- Dean Beeby reports on the utter uselessness of the latest set of publicly-funded Con propaganda. But more importantly, John Ibbitson notes that most of the provinces have little use for the lone new announcement - meaning that it's for the best if Canadians have indeed tuned out the Cons rather than relying on promises which likely won't come to pass.
- Meanwhile, Dan Leger writes that we should be just as concerned about the Cons' list of friends should be of just as much concern as the enemies lists which have received so much attention:
But as sinister and nasty as the idea of an enemies list is, I worry more about the friends. The memo directs ministerial aides to come up with lists of friends. To what end?- Paul Campos discusses the second major insult involved in McDonalds' condescending "financial planning advice". The Observer makes the case for a reasonable living wage. And Ellie Mae O'Hagan reminds us to be skeptical of corporate outlets trying to silence the labour movement in pointing out the imbalance between profits and people:
Are these friends going to benefit from plush government contracts? Will special friends enjoy special legislation? Will these friends be appointed as judges, CRTC commissioners, ambassadors or God forbid, senators?
In some ways, it’s almost worse to consider how these friends with benefits will be treated than the enemies, who can’t be treated with much more disrespect than they get now from the government. Enemies are loud and obvious; that’s what makes them enemies. Friends are more subtle and stick to the backrooms where they can operate quietly and profitably.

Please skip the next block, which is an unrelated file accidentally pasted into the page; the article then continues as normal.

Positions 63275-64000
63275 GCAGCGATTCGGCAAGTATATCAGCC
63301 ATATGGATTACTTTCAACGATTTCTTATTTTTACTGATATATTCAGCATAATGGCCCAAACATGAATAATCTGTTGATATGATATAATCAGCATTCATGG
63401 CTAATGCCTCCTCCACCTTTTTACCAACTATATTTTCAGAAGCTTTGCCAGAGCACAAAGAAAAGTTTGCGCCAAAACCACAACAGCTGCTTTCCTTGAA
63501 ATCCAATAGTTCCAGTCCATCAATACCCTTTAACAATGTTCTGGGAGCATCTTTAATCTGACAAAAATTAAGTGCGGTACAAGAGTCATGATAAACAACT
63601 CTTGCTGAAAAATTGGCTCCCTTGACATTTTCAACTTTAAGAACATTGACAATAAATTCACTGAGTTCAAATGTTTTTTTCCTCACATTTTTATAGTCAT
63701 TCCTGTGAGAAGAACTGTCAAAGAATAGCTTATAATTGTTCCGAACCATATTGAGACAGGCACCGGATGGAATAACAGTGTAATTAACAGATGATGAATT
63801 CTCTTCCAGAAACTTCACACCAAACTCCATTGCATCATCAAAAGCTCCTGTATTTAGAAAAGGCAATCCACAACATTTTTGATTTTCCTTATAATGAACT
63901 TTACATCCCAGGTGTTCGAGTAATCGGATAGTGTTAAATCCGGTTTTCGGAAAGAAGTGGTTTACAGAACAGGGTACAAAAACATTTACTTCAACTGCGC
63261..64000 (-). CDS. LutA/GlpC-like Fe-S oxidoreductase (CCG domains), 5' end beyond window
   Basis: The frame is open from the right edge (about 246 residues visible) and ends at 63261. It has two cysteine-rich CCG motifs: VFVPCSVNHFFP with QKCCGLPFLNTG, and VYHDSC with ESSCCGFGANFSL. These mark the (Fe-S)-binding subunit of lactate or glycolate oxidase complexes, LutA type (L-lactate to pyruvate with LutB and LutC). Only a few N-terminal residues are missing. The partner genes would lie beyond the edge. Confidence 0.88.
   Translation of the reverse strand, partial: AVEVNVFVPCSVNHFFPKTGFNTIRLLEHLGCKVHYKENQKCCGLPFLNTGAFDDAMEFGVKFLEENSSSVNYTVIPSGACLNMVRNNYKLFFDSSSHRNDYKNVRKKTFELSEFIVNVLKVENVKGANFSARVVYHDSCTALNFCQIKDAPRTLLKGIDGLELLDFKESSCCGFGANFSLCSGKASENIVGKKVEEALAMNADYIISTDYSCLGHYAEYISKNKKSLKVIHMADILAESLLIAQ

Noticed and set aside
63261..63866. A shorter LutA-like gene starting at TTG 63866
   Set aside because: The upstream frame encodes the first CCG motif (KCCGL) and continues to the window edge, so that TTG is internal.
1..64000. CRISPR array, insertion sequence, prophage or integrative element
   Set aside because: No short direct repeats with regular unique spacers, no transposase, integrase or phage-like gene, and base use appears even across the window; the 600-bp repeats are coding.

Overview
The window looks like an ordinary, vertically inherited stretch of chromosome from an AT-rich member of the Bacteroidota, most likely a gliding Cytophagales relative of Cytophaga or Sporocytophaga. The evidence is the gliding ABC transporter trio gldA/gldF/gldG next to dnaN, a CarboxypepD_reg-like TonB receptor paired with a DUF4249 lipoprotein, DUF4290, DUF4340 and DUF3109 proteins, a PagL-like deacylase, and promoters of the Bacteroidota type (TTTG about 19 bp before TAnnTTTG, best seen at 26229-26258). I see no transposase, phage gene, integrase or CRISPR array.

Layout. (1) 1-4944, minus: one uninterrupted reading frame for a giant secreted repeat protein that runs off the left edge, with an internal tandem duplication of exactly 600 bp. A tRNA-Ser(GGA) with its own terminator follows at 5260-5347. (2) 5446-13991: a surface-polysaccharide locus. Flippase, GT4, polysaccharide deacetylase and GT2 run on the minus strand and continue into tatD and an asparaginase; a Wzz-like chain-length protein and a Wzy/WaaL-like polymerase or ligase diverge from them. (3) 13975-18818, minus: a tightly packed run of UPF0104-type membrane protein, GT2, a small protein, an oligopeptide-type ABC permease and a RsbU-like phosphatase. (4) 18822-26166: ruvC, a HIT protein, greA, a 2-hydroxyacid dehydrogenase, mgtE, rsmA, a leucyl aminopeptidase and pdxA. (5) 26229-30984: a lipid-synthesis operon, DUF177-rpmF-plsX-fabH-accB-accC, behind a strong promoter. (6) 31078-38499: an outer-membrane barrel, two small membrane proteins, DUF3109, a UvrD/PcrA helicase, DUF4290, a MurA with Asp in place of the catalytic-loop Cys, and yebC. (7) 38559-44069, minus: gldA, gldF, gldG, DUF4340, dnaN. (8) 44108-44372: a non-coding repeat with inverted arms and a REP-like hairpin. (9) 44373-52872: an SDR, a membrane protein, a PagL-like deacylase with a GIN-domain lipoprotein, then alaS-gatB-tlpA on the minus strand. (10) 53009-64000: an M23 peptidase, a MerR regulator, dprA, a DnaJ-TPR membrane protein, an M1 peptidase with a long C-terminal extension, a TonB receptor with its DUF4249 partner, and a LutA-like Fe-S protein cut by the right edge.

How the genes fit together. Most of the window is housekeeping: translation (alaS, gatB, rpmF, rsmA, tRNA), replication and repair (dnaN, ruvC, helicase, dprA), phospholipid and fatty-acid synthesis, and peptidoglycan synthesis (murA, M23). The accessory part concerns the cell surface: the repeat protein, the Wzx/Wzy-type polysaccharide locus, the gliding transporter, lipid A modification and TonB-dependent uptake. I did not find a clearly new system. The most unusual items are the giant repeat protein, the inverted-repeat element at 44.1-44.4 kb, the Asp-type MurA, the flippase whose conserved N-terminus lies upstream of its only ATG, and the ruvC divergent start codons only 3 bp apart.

The ministerial list-makers in Ottawa might be keeping a watch out for the government’s enemies. Canadians would be wise to keep a close eye on its friends.
I've always been mystified by the media's willingness to publish commentary on the labour movement by people who have barely been to so much as a branch meeting. When I've queried this troubling practice to journalist friends, they often lament that it can't be helped because union structures are just "too complicated" to try to get to grips with. That's interesting, because I've never seen a Financial Times reporter write a shoddy article about the markets and then justify it by saying, "it's not my fault, it's the FTSE 100 – it's just too hard!". We don't see articles on morning sickness by Will Hutton; Liz Jones doesn't get commissioned to talk about EU trade agreements, so why is it acceptable for columnists to opine about trade unions when they don't show the slightest interest in understanding them?- Finally, Mark Wilson nicely highlights the absurdity of an Apple ad which utterly crushes the concept of subtlety in directing consumers to turn away from genuine experience in favour of "products".
Now that Len McCluskey (full disclosure – I work for Unite) has given an interview to Patrick Wintour in the Guardian, I am sure these writers will once again leap towards giving us the benefit of their latest thoughts on the matter. I can summarise every article right here: "Of course we all like unions in principle, but isn't it uncouth when they actually try to do something?"
At the end of the day, trade unions aren't interesting to the media because working-class politics aren't interesting to the media – largely because so few people in the media are actually working class. The lack of interest, bordering on contempt, towards unions simply reflects the wider marginalisation of working-class issues in the public sphere.